A life with the Scalpel

The sound of the heavens dumping onto the jungle forest, a billion drops of water pounding on the tin roof, the smell of hot jungle mist in the air; this is one of my first memories of Pucallpa, Peru, engrained in my 8-year old brain because of the novelty of the place, sights, and sounds, and the beauty of the sun in its full glory rising amidst the rain over the dense Amazon canopy. This might sound dramatic but that was just it; this was quite literally the first time I had ever experienced reality like this, filled with such a thick vibrancy of life that I have never witnessed across all my travels in the same way that I have in this corner of the world.

The evolution of my journey with Scalpel At The Cross began with simply a love and wonder for an exotic place I am so grateful my parents introduced us three children to, very near our memories’ formation. I remember landing for the first time over the sprawling city of Lima, walking out to the airport concourse with a thousand Limenan faces peering at me. Peru to me as a child was a place filled with dear friends and full of adventure; old missionary friends I have known for my entire life, and new friends made from the Shapibo indigenous Indian tribe across the river. Adventures consisted of fishing for piranhas with fishing poles that we made from bamboo, motorcycling through jungle terrain, eating unfamiliar things like blood sausage with pig intestine, and landing via float plane on the largest tributary of the Amazon, the Ucayalli River, to explore Indian tribes where hundreds of kids flocked to touch my pale white skin. I remember going to “church” in a large open-air pavilion with a hundred people’s lifted hands praising God in Spanish worship. These mere memories have actually gone on to really shape the things I most love and value today.

As I grew up, this place of adventure and wonder evolved to a place of discovery of my passions. This was the setting where I first got to see medicine in practice. I got to be apart of the official medical teams that began to come along with my parents to do surgery in the hospital. I saw what nurses and physician’s assistants and surgeons and scrub techs all did in the hospital setting. I saw patients in pain crammed six beds to a hot stuffy room. I saw what it was to use physical healing and service as a parallel to spiritual healing and faith, and how to use physical help to share about spiritual hope! Then came the years of being home schooled so that we could travel to see the developing of relationships that were flourishing into a full-fledged medical ministry.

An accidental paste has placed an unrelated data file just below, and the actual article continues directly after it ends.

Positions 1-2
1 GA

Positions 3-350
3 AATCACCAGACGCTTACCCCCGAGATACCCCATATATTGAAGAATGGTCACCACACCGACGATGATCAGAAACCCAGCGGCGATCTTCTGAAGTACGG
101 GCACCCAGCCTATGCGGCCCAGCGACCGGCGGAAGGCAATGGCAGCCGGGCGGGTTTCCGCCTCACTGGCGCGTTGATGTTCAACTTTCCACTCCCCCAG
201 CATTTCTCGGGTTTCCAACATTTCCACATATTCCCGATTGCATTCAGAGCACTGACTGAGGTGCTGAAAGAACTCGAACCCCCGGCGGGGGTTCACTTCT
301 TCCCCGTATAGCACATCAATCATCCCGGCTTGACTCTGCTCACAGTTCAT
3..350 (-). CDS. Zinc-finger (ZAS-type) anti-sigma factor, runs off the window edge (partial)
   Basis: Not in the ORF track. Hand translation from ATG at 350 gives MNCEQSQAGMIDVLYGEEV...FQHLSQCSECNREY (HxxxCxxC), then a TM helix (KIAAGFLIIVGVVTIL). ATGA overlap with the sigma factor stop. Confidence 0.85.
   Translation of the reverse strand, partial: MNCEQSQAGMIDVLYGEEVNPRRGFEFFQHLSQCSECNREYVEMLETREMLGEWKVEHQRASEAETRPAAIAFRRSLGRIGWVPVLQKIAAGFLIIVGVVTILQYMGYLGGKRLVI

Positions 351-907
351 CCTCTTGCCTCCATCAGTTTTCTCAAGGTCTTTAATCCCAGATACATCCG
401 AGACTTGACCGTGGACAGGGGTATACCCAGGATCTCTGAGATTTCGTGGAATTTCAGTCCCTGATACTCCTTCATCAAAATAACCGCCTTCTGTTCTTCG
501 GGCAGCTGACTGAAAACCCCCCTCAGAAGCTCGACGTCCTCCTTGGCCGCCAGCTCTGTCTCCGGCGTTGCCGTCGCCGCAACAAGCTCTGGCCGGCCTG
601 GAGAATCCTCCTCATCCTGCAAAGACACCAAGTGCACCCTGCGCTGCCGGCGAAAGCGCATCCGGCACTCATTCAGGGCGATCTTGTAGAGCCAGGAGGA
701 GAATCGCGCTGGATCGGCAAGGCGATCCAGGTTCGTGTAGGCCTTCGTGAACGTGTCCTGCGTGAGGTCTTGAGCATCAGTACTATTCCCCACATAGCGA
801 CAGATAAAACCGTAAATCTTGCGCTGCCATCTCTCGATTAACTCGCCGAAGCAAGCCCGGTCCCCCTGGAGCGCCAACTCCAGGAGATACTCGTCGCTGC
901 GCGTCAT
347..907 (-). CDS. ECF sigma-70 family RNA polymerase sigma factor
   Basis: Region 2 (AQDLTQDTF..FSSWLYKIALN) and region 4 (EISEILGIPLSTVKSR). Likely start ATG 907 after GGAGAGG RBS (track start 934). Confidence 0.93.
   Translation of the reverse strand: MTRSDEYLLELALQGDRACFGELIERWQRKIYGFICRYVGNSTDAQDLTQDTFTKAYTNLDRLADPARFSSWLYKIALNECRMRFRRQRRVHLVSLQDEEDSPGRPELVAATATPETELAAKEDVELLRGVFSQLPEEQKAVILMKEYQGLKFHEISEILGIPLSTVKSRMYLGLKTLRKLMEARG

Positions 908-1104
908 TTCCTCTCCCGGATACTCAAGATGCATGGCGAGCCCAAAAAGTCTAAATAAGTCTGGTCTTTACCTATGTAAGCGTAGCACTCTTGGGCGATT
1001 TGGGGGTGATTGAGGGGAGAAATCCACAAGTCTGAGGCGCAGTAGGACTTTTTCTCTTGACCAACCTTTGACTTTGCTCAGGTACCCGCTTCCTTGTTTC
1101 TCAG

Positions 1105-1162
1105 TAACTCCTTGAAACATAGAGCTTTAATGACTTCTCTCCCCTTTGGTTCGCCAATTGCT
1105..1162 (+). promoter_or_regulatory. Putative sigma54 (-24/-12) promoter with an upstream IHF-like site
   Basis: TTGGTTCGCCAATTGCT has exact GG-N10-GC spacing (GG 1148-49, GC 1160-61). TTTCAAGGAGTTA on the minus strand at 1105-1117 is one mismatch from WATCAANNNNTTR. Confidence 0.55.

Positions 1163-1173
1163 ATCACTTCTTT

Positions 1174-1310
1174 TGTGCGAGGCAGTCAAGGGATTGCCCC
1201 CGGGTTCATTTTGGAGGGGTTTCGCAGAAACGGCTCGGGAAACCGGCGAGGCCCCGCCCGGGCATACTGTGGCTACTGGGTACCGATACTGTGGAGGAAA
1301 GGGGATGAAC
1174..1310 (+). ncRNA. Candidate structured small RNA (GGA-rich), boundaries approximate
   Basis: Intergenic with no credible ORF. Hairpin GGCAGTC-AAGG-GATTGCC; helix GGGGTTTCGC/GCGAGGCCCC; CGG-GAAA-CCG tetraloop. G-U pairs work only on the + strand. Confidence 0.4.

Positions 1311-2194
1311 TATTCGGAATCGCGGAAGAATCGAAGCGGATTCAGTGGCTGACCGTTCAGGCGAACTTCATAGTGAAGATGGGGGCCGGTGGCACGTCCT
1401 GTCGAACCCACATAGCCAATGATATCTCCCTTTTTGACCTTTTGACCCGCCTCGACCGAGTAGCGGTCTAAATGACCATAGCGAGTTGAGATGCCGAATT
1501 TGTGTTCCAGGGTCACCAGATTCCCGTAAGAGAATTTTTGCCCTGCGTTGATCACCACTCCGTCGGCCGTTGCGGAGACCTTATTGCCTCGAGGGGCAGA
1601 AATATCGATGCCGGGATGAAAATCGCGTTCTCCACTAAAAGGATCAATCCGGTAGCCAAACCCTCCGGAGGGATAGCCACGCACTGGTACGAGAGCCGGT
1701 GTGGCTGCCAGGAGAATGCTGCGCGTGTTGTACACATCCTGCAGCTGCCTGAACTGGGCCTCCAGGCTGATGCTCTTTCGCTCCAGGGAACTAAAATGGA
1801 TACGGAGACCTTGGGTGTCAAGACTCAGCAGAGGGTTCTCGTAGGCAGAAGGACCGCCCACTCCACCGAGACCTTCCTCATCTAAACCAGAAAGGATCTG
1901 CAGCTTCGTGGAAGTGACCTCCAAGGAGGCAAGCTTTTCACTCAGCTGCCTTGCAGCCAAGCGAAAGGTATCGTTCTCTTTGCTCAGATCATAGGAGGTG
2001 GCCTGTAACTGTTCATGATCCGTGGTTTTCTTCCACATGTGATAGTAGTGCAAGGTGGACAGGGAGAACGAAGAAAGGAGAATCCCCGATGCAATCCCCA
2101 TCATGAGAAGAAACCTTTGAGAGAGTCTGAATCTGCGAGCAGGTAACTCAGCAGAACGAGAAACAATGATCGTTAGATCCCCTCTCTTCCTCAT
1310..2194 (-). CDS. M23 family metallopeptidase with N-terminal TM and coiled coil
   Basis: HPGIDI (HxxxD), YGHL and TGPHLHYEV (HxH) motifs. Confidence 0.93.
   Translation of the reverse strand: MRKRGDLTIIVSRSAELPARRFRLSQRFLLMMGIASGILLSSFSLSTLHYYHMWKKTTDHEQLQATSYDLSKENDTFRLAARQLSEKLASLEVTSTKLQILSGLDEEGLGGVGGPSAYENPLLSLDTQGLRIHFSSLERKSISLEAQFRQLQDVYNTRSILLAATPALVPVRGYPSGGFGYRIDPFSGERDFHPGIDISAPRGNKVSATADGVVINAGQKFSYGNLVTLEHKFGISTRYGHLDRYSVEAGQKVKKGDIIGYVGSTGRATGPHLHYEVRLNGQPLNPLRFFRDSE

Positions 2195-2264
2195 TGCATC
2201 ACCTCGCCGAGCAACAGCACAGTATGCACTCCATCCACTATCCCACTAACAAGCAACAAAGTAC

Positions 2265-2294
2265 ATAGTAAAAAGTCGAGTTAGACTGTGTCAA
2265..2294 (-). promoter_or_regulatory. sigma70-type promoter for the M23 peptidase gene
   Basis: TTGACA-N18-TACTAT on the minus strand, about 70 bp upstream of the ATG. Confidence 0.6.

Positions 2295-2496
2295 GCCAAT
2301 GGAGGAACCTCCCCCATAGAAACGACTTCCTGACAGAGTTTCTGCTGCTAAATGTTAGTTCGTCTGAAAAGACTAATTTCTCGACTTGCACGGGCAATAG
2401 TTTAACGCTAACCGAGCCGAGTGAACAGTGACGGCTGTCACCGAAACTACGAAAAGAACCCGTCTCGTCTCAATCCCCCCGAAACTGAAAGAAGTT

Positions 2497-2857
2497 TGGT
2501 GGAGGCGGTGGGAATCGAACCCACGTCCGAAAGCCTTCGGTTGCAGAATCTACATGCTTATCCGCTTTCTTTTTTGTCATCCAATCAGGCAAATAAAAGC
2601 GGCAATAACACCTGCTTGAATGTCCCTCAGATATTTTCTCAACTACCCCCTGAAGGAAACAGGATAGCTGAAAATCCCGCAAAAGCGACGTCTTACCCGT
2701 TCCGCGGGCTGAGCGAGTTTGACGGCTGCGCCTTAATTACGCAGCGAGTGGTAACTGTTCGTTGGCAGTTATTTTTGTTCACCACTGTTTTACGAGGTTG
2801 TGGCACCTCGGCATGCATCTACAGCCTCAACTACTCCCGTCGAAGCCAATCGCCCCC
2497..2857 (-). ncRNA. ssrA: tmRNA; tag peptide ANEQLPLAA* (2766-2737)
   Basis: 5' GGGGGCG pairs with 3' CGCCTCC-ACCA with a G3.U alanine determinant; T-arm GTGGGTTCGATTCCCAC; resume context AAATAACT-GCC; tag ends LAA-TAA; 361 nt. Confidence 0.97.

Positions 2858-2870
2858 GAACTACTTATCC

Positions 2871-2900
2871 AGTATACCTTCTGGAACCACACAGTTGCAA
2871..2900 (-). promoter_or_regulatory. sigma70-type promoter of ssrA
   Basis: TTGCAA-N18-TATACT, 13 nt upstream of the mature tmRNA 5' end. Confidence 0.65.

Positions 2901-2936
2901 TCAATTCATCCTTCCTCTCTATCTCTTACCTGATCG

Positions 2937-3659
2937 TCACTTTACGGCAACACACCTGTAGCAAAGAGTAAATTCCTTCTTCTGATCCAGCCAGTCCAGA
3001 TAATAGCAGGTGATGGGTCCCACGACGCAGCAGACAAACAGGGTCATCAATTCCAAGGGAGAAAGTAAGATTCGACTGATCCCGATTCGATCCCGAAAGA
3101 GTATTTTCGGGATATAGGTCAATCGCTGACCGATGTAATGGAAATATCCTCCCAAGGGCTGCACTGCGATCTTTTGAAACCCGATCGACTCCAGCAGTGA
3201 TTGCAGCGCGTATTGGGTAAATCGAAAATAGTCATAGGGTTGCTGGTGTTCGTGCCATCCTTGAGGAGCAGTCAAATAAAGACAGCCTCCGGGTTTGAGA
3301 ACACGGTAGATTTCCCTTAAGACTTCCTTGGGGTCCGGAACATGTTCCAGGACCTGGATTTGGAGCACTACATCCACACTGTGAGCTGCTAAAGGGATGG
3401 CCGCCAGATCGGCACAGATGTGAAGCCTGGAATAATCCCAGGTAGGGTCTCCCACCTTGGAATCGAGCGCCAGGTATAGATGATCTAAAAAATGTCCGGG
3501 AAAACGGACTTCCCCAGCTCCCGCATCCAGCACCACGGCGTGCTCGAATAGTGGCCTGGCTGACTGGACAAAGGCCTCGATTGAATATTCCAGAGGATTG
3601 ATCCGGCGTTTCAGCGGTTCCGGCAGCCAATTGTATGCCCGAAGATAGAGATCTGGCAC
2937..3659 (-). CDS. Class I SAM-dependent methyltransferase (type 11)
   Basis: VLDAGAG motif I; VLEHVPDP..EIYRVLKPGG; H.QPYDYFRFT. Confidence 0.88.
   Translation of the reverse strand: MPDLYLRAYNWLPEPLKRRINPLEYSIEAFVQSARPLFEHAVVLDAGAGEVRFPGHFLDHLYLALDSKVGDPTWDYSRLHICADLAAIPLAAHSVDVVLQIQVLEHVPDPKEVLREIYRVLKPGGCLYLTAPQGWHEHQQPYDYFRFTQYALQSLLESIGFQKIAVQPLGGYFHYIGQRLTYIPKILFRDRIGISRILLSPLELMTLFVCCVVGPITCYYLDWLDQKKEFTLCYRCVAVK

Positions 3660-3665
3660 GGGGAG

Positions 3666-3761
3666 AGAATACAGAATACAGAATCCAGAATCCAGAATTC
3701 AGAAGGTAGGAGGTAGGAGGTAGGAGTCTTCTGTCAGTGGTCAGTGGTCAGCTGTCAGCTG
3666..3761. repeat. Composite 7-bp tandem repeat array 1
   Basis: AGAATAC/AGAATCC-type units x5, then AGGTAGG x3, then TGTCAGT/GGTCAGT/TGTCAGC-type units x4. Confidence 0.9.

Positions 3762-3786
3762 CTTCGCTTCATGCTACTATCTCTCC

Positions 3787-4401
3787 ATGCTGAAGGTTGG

This place eventually became so impressed in my mind and heart that I, through a series of life events, decided to take a gap year spent in Pucallpa before I went to college. In the span of that year, this place that had always been so refreshing and invigorating did for a time become a place of isolation; but God turned it into a wilderness of discovery of self and of Jesus. This was the place I learned about what Jesus meeting us in trial looked like, what it was to see God be faithful, and how to keep walking and watch God equip us for every piece of what He calls us to. My relationship with this country and the role these peoples played in my life was thus deepened and became the place where God found me, and I let Him have my life.

I returned to the States after that year away with a solidified purpose in starting nursing school in the city of Boston. Some of the trials I had experienced in Peru prepared me well for the trials I had in moving to a new city, learning a new culture, and being faithful to the job at hand. Throughout my time of studying medicine in Boston, it was the passion for missions that kept me going. I practiced my Spanish skills and always held close my love for global ministry and my vision to use nursing in a cross-cultural setting.

I quite literally grew up with Scalpel At The Cross; as it grew from an idea to a mission to a reality, I grew from a child to a teenager to a student, and now a nurse. Wanting to solidify and continue my role in Scalpel in a more official capacity, I became a board member 4 years ago and got to be a part of the executive decisions of the non-profit behind the scenes. The opportunity and need grew to have an additional person to lead medical campaigns, so I started a year-long training with our current mission director learning how to be an administrative lead in partnership with a lead orthopedic surgeon. Out of this time, the opportunity arose in my own life to find an additional part-time job, while simultaneously for Scalpel to find additional staff. That is where I find myself today, splitting my time as a floor nurse at New England’s busiest level-one trauma center, and as Scalpel At The Cross’s official Program Manager, overseeing fundraising and patient outcomes. God truly orchestrates in beautiful ways, all while stretching, and challenging, and loving, and growing us.

This past Sunday, I led the worship music at my current church in Boston, MA, and as is common for me, I ended the set with a Spanish song. It brings me back to when I was eight years old, standing in a hot pavilion in the Amazon watching the Pucallpinos praise the Same God that I do today. My pursuit in medicine continues as my passion for my faith and Spanish have been strengthened. It encourages and refreshes me as I look back at the journey God has taken me on throughout my life, how interwoven ministry, Peru, and medicine was in my trajectory. It makes me grateful for how the Lord guides and directs, and how the things he imprints on our minds and hearts as a child can lead us to the very things He calls us to spend our lives doing. I hope this inspires you to reflect on the ways this very pattern has been woven throughout your own life and that it makes you realize how truly miraculous our great God is.